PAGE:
Gender Equity in Athletics: Should We Adopt a Non-Discriminatory Model?
Walter E. Block
Loyola University New Orleans - Joseph A. Butt, S.J. College of Business
University of Central Arkansas
Arkansas Department of Higher Education
The University of Toledo Law Review, Vol. 30, No. 2, pp. 223-249, Winter 1999
For years intercollegiate athletics has offered interested and able students' opportunities to experience the lessons of competition, develop physical and leadership skills, be a part of a team, and perhaps most important, enjoy themselves. Good intercollegiate athletics programs require competitive parity, universal and consistently applied rules, and an opportunity to participate according to one's interest and ability. The majority of NCAA members have sought to assure the foregoing conditions, but there is considerable evidence that they have not fully succeeded with regard to women.
Because there was no assurance of equal opportunity in the range of components of education, Congress enacted Title IX of the Educational Amendments of 1972. The federal law stipulates that: "[n]o person in the United States shall, on the basis of sex, be excluded from participation in, be denied the benefits of, or be subjected to discrimination under any education program or activity receiving federal financial assistance."
Interestingly, an often ignored subsection of the statute, often quoted by football coaches, provides: "[N]othing contained in subsection (a)...shall be interpreted to require any educational institution to grant preferential or disparate treatment to the members of one sex on account of an imbalance that may exist with respect to the total number or percentage of persons of that sex participating in or receiving the benefits of any federally supported program or activity, in comparison with the total number or percentage of persons of that sex in any community, State, section or other area...." (20 U.S.C. S1681(b))
In 1991, the NCAA surveyed its member's expenditures for women's and men's athletics programs. The survey revealed that undergraduate enrollment was roughly equally divided by sex, but men constituted 69.5% of the participants in intercollegiate athletics and their programs received approximately 70% of the athletics scholarship funds, 77% of operating budgets, and 83% of recruiting money.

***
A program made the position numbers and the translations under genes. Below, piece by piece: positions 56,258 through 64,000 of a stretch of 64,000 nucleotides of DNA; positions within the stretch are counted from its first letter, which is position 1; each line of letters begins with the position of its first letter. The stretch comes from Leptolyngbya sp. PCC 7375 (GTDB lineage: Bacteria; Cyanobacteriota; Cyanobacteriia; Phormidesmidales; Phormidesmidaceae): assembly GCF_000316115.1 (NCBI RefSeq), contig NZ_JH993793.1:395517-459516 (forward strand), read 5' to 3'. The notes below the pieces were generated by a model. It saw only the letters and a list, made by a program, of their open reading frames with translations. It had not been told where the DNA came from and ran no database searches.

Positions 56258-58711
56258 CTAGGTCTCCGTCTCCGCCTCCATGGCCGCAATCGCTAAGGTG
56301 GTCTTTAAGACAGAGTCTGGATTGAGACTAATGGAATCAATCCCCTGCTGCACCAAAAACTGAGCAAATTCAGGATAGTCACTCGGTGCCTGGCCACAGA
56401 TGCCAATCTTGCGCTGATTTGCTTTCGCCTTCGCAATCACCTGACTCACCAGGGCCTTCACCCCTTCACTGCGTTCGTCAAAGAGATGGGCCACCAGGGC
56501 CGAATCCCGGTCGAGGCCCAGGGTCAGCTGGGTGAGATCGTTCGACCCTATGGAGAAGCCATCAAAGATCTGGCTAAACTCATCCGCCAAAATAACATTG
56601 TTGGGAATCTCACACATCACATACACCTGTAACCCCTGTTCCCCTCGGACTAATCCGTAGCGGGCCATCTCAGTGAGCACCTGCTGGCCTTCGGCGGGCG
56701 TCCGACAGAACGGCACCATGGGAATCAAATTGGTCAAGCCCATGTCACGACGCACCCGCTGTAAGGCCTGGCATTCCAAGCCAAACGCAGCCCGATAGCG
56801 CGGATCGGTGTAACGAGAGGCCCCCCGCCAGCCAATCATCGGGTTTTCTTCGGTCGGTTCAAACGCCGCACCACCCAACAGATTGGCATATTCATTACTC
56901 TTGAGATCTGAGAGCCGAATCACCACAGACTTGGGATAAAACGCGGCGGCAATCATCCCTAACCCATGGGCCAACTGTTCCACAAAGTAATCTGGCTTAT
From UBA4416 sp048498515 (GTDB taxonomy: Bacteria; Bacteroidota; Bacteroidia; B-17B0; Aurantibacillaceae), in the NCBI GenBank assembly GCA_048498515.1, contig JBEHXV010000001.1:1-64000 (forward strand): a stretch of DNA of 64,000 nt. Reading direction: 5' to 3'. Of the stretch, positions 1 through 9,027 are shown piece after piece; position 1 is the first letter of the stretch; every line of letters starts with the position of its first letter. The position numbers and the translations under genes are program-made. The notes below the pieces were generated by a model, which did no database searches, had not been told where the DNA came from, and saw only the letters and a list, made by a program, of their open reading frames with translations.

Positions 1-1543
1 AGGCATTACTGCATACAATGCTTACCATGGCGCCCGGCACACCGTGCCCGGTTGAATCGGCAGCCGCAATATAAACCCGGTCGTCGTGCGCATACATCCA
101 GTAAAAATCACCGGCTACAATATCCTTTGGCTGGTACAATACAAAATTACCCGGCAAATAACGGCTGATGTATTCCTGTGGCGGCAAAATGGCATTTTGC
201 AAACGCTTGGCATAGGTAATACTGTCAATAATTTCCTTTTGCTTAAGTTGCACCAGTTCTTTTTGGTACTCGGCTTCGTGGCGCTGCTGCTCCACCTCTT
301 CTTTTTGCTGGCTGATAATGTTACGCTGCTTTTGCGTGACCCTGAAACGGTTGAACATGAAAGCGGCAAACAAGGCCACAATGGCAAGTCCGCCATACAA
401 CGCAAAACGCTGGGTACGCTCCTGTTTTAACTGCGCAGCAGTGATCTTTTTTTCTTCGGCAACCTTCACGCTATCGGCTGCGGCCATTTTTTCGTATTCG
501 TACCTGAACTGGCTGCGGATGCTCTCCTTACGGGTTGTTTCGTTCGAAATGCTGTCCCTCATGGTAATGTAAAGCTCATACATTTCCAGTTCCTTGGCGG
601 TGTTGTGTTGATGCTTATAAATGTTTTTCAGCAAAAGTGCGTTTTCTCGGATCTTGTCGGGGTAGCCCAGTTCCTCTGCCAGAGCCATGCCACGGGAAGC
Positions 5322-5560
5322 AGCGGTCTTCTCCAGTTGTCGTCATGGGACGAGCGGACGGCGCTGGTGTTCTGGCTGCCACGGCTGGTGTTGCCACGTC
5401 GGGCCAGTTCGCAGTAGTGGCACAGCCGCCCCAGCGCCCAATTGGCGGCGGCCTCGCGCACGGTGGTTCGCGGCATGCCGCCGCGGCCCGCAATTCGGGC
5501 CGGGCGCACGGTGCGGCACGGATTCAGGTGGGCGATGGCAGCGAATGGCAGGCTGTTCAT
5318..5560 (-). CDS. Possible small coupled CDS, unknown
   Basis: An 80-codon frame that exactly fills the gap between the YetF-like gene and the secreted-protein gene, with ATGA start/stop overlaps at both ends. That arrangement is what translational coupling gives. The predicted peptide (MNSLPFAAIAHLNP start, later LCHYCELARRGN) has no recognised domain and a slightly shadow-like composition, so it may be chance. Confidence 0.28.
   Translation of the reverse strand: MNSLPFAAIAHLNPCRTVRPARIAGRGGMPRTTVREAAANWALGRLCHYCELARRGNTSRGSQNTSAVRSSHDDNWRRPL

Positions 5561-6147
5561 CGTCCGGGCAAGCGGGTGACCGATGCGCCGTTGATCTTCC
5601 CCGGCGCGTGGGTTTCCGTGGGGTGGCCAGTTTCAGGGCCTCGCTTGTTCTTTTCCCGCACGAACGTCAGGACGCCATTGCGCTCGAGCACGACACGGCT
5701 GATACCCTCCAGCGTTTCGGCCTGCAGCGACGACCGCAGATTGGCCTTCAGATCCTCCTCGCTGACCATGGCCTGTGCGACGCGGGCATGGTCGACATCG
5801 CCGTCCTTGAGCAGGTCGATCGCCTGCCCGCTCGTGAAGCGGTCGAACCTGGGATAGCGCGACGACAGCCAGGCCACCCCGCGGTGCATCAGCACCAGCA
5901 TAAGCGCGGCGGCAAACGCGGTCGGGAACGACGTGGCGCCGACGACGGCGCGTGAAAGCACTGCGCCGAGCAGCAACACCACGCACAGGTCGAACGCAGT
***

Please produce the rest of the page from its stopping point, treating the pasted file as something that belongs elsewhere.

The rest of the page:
In response to the study the NCAA appointed a Gender Equity Task Force that submitted its report during July 1993. The Task Force, in its report, defined gender equity as follows:
"An athletics program can be gender equitable when the participants in both men's and women's sports programs would accept as fair and equitable the overall program of the other gender." The report defined the ultimate goal of gender equity as: "The ultimate goal of each institution should be that the numbers of male and female athletes are substantially proportionate to their numbers in the institution's undergraduate population."
In January 1994, the NCAA members gave a lukewarm endorsement of gender equity by voting to encourage member institutions to follow the "law" concerning gender equity. One purpose of this article is to review the guiding regulations and cases that interpret the "law" for the benefit of those who are interested in effectively accommodating the interest and abilities of women athletes. We are concerned that the Federal court decisions which have dealt specifically with Title IX and "gender equity" have generally failed to focus on the real meaning of Title IX, "fully and effectively accommodating the interests and abilities of women athletes." This is due to a misguided focus almost solely on proportionality in numbers rather than on a real accommodation of athletic abilities.
Another goal of this article is to philosophically and legally examine the underlying principles of gender equity in athletics. To this end we will criticize this "law" from a perspective based on property rights and economic freedom.
Number of Pages in PDF File: 60Accepted Paper Series
Date posted: October 19, 2000
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